As members can see, it simply is not in the public interest to move forward with regulations requiring drugs to have tamper-resistant properties.

This is not to say that Health Canada is not supportive of drug companies voluntarily including tamper-resistant features in their products. That is why Health Canada released a guidance document for all opioid manufacturers that will help guide them in making their products tamper resistant, should they desire to do so.

As I said earlier, over the next two days, the Minister of Health will be hosting a summit on opioids to bring together experts, patient groups, governments, and regulators to discuss the current crisis and identify actions for moving forward, building on our five-point plan announced earlier this year.

Other actions to save lives have also been taken. We are switching the status of naloxone and improving a user-friendly nasal spray version of naloxone following an expedited review. We will also be proposing a variety of regulatory changes, including requiring both a prescription for low-dose codeine products and new warning stickers to be placed on dispensed opioids. We will be approving properly established, managed, and community-led supervised consumption sites. We will be proposing regulations to control the precursors of fentanyl. We will be allowing physicians of certain patients to apply for special access to heroin-assisted treatment under the special access program. Also we will be supporting the private member's bill, Bill C-224, the good Samaritan drug overdose act, proposed by the member for Coquitlam—Port Coquitlam, a bill that would save lives, as Bill C-224 would encourage people witnessing an overdose to call 911 by providing immunity from minor drug possession charges.

In conclusion, I would like to once again reiterate our government's support of any measures grounded in sound evidence that would help address this troubling public health crisis, and once again, I want to thank the hon. colleague for raising this issue.

As previously stated, if forthcoming evidence demonstrates that there would be a positive net benefit impact from requiring drugs to be tamper resistant, there are already existing authorities within the Controlled Drugs and Substances Act to move forward with regulations.

Controlled Drugs and Substances ActPrivate Members' Business

November 17th, 2016 / 7:15 p.m.
See context

Conservative

Cathy McLeod Conservative Kamloops—Thompson—Cariboo, BC

Mr. Speaker, I am truly honoured to stand today and talk about Bill C-307. I want to thank the member for Battle River—Crowfoot for allowing me to second this bill, for supporting me in terms of the debate, and for bringing forward this incredibly important issue. He did an excellent job talking about what the bill is about, what it will do, and why he has moved it forward. However, I will talk about a few areas that I do not think have been covered yet in this debate.

We have a record. Often when we hear we are number one or number two, it is something that we are very proud of. However, we are not and should not be proud of this particular record. Canada and the U.S. are the world's heaviest opioid users, with the rate of overdoses and deaths increasing dramatically. In 10 months in British Columbia alone we had 622 deaths. I wrote these notes yesterday. I had to revise that. It is now 623. This is in British Columbia alone. Of those, 322 have been related to fentanyl. Over 2,000 naloxone kits have been handed out, which is the antidote. Therefore, there were 2,000 potential overdoses and death might have been prevented with the use of the naloxone kits.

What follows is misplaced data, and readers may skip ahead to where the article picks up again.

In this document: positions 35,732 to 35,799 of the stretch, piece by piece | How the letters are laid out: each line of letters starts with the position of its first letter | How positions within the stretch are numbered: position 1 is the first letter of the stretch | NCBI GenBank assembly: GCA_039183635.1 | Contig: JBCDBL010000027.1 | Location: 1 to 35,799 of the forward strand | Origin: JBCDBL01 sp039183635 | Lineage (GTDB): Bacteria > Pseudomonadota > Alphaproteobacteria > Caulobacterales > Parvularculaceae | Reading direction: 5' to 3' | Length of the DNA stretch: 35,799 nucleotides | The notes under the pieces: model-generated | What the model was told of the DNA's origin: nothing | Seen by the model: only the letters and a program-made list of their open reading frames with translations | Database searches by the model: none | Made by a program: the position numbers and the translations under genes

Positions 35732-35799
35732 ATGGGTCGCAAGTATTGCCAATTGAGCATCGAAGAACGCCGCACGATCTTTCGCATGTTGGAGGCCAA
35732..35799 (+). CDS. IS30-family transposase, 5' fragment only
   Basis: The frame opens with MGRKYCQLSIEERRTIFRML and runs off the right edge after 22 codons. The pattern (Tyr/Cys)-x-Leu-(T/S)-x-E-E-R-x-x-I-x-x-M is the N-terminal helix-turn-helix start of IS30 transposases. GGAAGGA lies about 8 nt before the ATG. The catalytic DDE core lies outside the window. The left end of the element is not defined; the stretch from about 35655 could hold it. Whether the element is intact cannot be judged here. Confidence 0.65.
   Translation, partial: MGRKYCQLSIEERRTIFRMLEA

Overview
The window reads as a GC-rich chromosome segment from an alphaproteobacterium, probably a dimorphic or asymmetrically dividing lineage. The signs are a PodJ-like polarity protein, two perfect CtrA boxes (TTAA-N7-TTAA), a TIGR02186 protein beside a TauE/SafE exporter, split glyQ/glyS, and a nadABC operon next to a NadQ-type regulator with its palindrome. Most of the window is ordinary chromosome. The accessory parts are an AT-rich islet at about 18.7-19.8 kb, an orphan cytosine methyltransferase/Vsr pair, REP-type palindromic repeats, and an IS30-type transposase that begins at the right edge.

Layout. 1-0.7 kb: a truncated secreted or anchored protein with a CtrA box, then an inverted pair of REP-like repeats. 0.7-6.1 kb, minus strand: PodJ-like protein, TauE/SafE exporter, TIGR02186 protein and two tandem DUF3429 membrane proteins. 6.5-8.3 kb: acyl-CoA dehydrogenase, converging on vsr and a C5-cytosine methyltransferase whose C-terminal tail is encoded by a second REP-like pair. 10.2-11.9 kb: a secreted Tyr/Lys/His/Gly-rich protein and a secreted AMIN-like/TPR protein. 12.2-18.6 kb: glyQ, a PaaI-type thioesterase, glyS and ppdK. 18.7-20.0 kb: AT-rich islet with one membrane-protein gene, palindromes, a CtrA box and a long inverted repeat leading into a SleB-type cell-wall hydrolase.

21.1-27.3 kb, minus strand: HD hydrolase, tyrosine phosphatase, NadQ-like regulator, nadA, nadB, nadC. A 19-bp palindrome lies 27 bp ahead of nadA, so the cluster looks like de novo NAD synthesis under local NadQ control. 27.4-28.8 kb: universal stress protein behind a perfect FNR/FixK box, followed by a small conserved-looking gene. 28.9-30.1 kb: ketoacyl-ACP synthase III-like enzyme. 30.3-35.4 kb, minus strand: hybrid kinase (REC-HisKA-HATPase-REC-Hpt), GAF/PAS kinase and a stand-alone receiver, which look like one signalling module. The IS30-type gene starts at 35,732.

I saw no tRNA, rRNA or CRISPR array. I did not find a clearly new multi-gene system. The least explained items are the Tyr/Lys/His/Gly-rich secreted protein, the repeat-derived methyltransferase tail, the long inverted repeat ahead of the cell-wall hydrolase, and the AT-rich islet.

Back in September, I spoke in favour of the member for Coquitlam—Port Coquitlam's bill, Bill C-224, the good Samaritan drug overdose act. At that time, I talked about a young man and his wife I knew. They had both died from an overdose, leaving behind a young baby. However, I want to give another face to this crisis. I think it is important to give faces to the crisis and that it is important for the government to hear this if there is any way that it will help. I will talk about some of the evidence later, but I hope the bill will at least go to committee to get the most up-to-date evidence and to really have it looked at.

There was a young man who lived in Kamloops named Paul. I knew Paul as a very young boy. He had the cutest little smile, and he was a hockey player. I watched him grow up from someone who tottered around on skates to someone who was very skilled in the arena. He was a very fine young man. I saw Paul in September. I was at a golf tournament. I had not seen him for a long time, and I chatted with him for a while. I asked him what he was up to. He had graduated from university, he had a job with the Investors Group, he had a girlfriend, he was smiling, he was happy, and he seemed to have the world by the tail. That was in September. In October of this year there was a wedding. Paul was a groomsman at this wedding and did his duties for the day. Then he made a fatal error. He kissed his mom, and he and four friends went upstairs to the hotel room and decided to ingest some drugs. That was a fatal mistake, a silly mistake, and the wrong thing to do. The groom noticed that his friends were missing and decided to go and find out what had happened to them. He went upstairs and five of them had overdosed on fentanyl. They were unconscious. What had been a joyous occasion ended in panic, mayhem, and tragedy. There were four who lived after being given the antidote naloxone. However, Paul's mom and dad had to come and say goodbye to him. This is our neighbour.

Today, we have the premier of British Columbia, we have the health minister here, and we have this conference happening. They have said that we are the face, the whole face, of this tragedy—and people need to recognize it is a tragedy. If it has not impacted members yet, we can only hope that it does not, because in the community where I am there is Ryan's mother, there is Jordan's mother, there are way too many who have tragically made a mistake that has ended in tragedy.